The Tsungli Yamen, or Chinese Foreign Office (entrance, above left and interior, above right) was created in 1860. Such a body was unknown within China, since any dealings with the outside world went under the heading of 'other' - which included some of China's outer regions as well. But as China became more attractive to foreign powers and Chinese defense, which was never strong, lessened, the Grand Council of State was forced to implement some kind of foreign policy management.
Until then Britain's affairs with China had been conducted through Hong Kong and direct representation within China actively discouraged. But as foreign Legations were established in Peking over the next few years, much of the business of China's foreign affairs was conducted within Peking itself and China made full use of financial assistance from abroad in her efforts to stave off the aggressive and unwanted attentions of the Russians and Japanese.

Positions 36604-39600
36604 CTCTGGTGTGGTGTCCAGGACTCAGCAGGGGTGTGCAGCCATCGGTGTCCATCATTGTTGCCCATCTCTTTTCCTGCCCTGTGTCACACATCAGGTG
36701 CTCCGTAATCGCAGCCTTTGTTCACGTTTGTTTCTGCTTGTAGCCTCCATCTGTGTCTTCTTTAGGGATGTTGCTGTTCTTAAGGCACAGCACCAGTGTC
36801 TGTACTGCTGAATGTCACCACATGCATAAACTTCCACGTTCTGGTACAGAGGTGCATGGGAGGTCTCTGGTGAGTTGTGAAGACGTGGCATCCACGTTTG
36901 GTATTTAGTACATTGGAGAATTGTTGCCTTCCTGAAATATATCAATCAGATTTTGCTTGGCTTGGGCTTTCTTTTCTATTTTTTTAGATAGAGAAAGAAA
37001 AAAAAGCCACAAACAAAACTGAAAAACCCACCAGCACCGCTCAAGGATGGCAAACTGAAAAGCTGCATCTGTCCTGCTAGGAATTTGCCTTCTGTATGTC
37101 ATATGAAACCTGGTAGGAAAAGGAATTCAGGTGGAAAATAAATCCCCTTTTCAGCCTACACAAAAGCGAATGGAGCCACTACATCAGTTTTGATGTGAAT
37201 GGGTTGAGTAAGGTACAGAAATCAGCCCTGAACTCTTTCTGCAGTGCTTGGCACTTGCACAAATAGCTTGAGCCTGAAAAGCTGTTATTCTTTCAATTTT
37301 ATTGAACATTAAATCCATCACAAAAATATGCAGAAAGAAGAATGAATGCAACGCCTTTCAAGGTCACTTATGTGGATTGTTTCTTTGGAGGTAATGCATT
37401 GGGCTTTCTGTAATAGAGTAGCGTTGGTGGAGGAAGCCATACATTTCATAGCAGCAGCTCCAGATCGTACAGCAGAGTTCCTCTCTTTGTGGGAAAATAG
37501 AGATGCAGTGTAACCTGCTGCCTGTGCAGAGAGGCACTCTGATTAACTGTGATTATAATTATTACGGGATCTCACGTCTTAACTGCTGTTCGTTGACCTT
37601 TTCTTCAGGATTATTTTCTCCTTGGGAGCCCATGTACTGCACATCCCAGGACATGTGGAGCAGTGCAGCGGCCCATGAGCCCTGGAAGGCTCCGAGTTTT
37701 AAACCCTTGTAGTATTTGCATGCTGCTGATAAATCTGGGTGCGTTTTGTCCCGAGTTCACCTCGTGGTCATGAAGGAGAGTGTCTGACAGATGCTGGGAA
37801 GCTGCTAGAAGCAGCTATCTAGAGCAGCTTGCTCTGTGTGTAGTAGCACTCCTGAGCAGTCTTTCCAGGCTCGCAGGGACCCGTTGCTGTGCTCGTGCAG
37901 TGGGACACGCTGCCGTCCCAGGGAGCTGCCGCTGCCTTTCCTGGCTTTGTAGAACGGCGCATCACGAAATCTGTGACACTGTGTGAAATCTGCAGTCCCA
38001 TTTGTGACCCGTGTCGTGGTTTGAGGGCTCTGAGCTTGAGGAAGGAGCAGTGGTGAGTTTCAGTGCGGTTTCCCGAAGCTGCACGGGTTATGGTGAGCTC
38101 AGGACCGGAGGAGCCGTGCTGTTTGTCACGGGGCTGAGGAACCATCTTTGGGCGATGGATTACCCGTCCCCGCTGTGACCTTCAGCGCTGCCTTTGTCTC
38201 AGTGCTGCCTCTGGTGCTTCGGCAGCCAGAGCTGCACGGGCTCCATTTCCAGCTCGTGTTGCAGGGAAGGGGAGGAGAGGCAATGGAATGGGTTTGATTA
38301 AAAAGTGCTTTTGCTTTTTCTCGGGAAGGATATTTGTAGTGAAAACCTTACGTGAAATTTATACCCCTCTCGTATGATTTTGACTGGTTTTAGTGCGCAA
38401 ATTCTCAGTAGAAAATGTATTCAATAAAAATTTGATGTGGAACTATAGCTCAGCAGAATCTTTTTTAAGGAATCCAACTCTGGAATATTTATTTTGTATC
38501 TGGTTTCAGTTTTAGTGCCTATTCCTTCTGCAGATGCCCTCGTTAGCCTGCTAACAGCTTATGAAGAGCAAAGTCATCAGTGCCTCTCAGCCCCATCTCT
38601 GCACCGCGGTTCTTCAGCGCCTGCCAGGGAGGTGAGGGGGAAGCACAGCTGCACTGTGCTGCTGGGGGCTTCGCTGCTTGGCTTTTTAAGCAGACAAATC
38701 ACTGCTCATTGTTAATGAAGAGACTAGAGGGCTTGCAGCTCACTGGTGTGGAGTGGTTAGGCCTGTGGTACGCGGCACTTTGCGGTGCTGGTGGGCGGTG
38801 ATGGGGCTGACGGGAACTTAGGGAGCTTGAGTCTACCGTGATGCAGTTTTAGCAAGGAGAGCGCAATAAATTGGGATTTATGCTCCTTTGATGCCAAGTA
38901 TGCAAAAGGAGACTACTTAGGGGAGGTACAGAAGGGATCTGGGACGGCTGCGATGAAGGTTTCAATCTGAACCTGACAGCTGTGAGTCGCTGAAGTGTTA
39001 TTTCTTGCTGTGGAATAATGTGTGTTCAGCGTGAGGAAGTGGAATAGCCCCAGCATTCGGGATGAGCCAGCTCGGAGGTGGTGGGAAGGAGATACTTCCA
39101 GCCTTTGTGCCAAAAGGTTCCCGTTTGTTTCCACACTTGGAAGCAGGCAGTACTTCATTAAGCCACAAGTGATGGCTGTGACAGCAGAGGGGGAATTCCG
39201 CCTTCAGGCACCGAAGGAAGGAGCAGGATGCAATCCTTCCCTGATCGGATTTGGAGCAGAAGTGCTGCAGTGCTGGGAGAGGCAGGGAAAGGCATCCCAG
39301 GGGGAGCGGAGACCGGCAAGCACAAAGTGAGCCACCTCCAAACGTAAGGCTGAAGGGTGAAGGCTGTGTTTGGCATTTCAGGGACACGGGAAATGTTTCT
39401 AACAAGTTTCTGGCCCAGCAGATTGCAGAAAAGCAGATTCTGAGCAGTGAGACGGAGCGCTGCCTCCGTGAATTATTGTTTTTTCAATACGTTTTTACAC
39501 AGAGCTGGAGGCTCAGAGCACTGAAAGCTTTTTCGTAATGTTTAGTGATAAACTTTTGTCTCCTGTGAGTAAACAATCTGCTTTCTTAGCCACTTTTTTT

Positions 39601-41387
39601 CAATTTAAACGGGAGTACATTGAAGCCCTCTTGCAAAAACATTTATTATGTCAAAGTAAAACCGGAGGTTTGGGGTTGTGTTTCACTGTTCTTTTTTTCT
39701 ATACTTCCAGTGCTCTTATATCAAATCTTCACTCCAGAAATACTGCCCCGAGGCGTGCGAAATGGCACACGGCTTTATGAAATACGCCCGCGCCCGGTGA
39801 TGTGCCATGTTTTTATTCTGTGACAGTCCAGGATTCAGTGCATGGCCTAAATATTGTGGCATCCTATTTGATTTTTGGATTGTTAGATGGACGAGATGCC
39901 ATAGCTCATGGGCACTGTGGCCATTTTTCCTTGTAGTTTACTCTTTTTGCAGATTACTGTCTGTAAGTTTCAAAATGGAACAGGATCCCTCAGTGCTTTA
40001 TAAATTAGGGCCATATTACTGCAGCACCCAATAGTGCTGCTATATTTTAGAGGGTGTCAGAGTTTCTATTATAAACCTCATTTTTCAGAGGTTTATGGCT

In only twenty years, since the days of 'gunboat diplomacy', foreigners within China had won port and trading rights, freedom to travel and of religious expression, and had started the process of setting up world-recognised embassies with fully accredited ambassadors and consuls.
Of course, with foreigners so much in evidence, it was perhaps inevitable that there should be a backlash, fuelled by the Anti-Reformist movement, China's powerful secret societies and backed by the Dowager Empress, which erupted in the Boxer Revolt in 1900. This brought all factions of the country to crisis point and from then on China's government entered a dark era of treachery and power struggles.
By 1911 the fledgling Kuomintang led by Dr. Sun Yat Sen had dispersed the private imperial armies and the Ch'ing Dynasty was disenfranchised.